Well, in a lot of ways it’s similar to what we covered in this post. Here’s the thing about marketing. The ideas behind your campaign don’t have to change for each platform you use. You just need to figure out how that message will translate across each platform. In other words, you don’t need to come up with entirely new messaging, goals, and ideas for your student retention direct mail campaign. 

You can take the content that you’re already using in your email marketing and tailor it to fit direct mail. That might mean resizing and reformatting, adding a different QR code or landing page so you can track results or other small adjustments but the bulk of your messaging can remain the same.  

So let’s recap what type of content you can send out to your families through direct mail that will help increase your student retention rates. 

From the last post 

  • Ways to connect with your child
  • How to strengthen your family bond
  • Time-saving/scheduling tips 
  • Updates on dangerous or helpful social media trends 

And a few new ideas

  • State of the union from the principal

How Often Should Schools Send Direct Mail?

Certainly, as kids enter key enrollment junctions like as they enter a new grade level. We would recommend quarterly. Also, don’t forget to get back in front of your families during the summer.

direct mail marketing for schools - nick laiuppa marketing

 Prior to summer starting you can mail a packet of information containing ways to maximize their family time, local activities that are happening over the next couple of months, places to visit and what to do when they are there, and guidance on important talks that parents need to have with their children about sensitive subjects like school violence, sex, and the like.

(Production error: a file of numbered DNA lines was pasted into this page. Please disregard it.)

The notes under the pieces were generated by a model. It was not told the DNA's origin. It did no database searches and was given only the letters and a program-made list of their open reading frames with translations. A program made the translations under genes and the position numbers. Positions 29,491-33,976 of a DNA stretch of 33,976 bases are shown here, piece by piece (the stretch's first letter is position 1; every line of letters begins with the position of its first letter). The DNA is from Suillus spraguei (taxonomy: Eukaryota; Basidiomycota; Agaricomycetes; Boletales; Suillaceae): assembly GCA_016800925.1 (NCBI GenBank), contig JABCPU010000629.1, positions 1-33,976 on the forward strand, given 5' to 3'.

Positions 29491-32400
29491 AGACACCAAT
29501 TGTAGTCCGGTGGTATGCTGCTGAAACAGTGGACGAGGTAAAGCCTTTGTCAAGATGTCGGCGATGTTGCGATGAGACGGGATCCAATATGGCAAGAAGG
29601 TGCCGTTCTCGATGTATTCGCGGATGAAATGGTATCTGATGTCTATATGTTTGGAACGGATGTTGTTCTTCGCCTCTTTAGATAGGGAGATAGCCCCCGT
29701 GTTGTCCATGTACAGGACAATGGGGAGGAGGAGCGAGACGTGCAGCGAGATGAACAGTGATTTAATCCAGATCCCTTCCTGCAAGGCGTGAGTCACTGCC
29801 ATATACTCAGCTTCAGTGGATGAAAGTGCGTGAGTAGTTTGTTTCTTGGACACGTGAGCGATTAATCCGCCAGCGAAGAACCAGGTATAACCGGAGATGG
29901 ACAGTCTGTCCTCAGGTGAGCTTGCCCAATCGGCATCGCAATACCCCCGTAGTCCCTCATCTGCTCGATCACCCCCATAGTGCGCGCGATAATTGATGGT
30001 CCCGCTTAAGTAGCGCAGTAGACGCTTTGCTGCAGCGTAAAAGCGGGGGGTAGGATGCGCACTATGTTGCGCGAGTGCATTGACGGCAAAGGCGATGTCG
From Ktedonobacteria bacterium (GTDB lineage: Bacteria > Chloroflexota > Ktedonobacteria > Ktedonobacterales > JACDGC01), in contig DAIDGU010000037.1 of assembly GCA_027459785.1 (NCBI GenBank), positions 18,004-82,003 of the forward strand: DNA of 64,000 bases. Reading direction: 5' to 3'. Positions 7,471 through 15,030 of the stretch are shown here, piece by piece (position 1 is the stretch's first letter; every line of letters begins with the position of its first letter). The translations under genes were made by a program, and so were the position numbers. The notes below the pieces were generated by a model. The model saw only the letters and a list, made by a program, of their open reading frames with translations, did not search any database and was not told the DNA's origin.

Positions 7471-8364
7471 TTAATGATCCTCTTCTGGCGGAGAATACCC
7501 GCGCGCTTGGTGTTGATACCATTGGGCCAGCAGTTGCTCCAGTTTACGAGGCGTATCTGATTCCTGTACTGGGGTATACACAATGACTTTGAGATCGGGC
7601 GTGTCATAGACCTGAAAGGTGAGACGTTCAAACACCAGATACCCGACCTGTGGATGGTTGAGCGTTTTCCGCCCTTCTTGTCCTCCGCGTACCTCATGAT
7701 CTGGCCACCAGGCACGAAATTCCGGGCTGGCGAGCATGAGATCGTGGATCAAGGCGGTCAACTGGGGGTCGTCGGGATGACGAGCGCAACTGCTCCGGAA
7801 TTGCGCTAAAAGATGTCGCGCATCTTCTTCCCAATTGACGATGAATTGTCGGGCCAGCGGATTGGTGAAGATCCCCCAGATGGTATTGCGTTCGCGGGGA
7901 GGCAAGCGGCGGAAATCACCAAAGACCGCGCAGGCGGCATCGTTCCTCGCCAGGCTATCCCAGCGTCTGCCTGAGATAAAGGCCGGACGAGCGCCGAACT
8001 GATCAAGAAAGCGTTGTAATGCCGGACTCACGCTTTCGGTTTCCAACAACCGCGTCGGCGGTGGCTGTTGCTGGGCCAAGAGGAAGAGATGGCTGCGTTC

You’ll also want to get back in front of them a month or so before summer ends to remind them that your school is still the right place for their kid this year. Information about how your school is growing, making changes and updates to the campus, new staff hires, how you’re solving problems that were brought to your attention in the previous year, awards and accreditations from your school and your staff, etc. 

Consider this a mini publication or magazine that your school puts together. Yes, you’ll want information about your school peppered throughout BUT the majority of it should be helpful, valuable, or entertaining content. 

The goal of these packets is to position your school as a source of information for your families. By doing this, you’re demonstrating that you are the authority on education, family, and student development. That makes them know, like, and trust you in a way that simply can’t be accomplished without distributing this type of information. 

Let's Recap

Honestly, hardly any schools are doing this. It’s very likely that you’ll be the only school in your area that is marketing themselves this way. That means there is a boatload of opportunities for you to take advantage of. So, before next week’s episode airs I challenge you to seriously brainstorm what this type of content would look like for your school. Step one is to get those ideas on paper, step two will be to figure out what platforms to distribute that content on. Before we move on to the other channels in the upcoming episodes I’d like you to commit to producing this content on a regular basis. From there you can choose the one platform that makes the most sense given your resources. You just have to start. 

Until next time, 
I’ve been Nick.